As shown best in FIGS. 4 and 6, assembly 75 comprises a unitary metal attachment member formed with two identical planar arms 76 of generally elongated, rectangular shape distinguished by a straight bottom edge 77 having a downwardly extending prong or hook 78, adjacent one outer end thereof. The opposite end of each arm 76 is formed with a planar, axially extending portion 79 having pairs of upstanding mounting ears 40, 40 along one leading edge 41 thereof just as in the previously described face mounted bracket 25 of FIGS. 1 and 2.
Uniquely the two bracket arms 76 are aligned registeringly and in lateral spaced parallelism with the prongs 78 thereon pointing downwardly. A transverse top wall 80 bridges the upper ends or edges of the arms 76 to integrate them into a unitary structure of substantially U-shaped cross section (see FIG. 15). Arms 76 are spaced laterally so that the mounting ears 40, 40 thereon are registeringly aligned with the slotted openings 42 and 43 in an associated track member 23 whereby to interconnect each bracket and track member in the same manner as in the described face mounted bracket 25 and its assembly with the track member 23. It is to be noted that in order for the assembly 75 to effectively anchor the track members the prongs or hooks 78 at the lower outer ends of arms 76 preferably engage and penetrate the sill plate 72 or the upper end of wall 71 if there is not sill plate while the track member 23 closely hugs an outer face of wall 71. This arrangement serves to maintain the assembly 70 in place, with the weight of the track members and the subsequent load on shelves 21 serving to maintain the hooks 78 firmly engaged. Once the brackets 75 and the track members 23 are assembled, mounting of the cantilever support brackets 22 and shelves 21 on the track members is carried out in the manner described hereinabove.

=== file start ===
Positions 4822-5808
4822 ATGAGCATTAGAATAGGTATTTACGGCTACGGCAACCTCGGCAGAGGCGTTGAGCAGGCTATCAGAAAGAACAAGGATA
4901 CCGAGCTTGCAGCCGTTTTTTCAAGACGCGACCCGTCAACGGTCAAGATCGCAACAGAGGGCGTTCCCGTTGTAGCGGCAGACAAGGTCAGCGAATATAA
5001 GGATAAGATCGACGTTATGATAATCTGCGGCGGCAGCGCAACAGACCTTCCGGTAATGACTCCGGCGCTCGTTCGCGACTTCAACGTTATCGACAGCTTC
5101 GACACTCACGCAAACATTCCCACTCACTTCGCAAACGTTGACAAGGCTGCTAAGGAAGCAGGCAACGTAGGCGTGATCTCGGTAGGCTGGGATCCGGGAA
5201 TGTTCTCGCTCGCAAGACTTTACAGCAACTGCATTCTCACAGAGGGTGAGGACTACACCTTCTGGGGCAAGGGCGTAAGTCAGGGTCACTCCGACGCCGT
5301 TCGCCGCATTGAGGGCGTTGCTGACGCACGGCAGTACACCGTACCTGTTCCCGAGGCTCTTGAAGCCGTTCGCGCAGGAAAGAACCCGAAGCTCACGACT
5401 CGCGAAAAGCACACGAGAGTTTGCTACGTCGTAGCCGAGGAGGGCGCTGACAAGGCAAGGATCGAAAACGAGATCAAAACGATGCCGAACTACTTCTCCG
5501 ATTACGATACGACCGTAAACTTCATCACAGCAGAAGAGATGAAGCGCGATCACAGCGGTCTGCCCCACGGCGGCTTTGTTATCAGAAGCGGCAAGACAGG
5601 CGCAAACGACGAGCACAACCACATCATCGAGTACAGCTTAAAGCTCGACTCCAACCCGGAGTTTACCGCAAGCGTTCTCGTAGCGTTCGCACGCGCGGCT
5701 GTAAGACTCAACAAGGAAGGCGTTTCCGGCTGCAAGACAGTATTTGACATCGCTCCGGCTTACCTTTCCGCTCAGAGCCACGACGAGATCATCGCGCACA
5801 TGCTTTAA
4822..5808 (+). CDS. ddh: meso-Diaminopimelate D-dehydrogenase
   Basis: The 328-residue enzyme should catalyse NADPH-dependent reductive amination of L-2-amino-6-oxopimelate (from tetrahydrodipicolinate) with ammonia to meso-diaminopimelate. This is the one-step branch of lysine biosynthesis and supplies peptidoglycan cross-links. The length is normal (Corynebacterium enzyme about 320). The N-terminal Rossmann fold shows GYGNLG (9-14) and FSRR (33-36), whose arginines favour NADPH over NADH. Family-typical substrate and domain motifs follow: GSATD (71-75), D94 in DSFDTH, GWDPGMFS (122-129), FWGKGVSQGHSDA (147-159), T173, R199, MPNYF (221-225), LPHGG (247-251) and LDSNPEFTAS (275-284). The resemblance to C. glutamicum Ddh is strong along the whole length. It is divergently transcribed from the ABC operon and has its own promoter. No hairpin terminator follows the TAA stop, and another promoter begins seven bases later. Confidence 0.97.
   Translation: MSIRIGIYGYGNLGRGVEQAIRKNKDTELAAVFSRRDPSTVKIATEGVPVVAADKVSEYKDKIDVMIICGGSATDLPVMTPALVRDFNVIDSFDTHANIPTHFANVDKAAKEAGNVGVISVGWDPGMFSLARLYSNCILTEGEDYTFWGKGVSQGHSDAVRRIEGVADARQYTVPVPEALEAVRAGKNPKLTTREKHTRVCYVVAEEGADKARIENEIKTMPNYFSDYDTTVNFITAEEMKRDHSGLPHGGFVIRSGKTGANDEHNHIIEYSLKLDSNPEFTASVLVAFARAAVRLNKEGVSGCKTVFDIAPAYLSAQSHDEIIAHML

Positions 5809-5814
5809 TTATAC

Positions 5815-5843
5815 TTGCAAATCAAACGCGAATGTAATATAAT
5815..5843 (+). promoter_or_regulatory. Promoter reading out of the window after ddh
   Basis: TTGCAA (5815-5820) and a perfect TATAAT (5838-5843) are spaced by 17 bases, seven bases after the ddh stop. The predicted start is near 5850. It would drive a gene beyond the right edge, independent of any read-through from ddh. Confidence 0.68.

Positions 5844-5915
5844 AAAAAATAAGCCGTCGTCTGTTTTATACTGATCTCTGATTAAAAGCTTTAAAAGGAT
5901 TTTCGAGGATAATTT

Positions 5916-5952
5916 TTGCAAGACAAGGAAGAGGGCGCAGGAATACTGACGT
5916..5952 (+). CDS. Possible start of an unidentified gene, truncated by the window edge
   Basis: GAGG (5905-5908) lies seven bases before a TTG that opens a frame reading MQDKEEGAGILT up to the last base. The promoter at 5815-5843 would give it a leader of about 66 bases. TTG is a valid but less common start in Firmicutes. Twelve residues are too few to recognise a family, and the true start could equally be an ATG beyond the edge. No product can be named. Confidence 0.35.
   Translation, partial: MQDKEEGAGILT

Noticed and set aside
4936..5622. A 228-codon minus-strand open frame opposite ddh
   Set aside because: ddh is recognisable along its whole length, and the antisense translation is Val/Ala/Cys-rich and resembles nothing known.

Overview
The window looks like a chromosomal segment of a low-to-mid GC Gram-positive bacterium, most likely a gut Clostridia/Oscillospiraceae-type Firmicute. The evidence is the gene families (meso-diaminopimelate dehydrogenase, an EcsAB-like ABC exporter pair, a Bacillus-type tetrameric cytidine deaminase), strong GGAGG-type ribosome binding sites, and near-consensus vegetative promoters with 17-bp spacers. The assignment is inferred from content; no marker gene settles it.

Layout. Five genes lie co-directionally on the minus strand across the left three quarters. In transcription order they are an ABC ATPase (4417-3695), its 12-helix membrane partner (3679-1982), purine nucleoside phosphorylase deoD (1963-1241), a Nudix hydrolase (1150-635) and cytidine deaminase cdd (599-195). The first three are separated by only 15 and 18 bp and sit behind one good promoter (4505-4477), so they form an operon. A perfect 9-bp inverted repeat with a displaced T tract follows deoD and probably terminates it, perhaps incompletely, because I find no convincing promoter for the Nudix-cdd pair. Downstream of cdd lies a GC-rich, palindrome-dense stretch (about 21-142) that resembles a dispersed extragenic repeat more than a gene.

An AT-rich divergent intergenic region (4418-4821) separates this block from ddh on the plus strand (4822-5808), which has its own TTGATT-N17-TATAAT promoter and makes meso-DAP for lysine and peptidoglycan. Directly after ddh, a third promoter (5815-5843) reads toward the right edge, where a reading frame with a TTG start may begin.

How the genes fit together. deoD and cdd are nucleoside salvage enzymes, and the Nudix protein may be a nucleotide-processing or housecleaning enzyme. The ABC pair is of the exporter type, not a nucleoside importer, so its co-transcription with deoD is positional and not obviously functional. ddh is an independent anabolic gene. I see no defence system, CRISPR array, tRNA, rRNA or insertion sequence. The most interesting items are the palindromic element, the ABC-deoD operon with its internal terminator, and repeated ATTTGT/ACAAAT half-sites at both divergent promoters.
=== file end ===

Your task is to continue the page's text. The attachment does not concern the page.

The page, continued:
In certain instances, heavy loads need to be supported on shelves 21. For that purpose, heavy duty brackets 85 as shown in FIGS. 17-24 may be substituted for the above described cantilever bracket 22.
As will be recognized from FIGS. 17 and 18 in particular, bracket 85 is disposed to cooperate with parallel spaced vertical tracks 23 each having pairs of slotted openings 42, 43 disposed in parallel rows, all as previously related (see FIGS. 5, 6 and 7). The bracket 85 has a shelf supporting arm 86 which preferably is formed of heavy gauge metal suitably bent and formed to provide a pair of parallel spaced side walls 87 and 88 interjoined by a transverse integral top wall 89 so that the arm has an inverted U-shaped cross section in operation. The outer or leading end of each of the walls 87, 88 may be formed with a curved end edge 90, as shown. The opposite or operationally inner end of the walls 87, 88 are each formed with an upstanding hook ear 91 adjacent its upper end and a straight connector ear 92 adjacent the bottom edge thereof. Both ears are distinguished by a curved lower corner 93 to provide clearance to the connector ears as they enter slots 42 and 43 when mounting a bracket 85 to the vertical track member 23.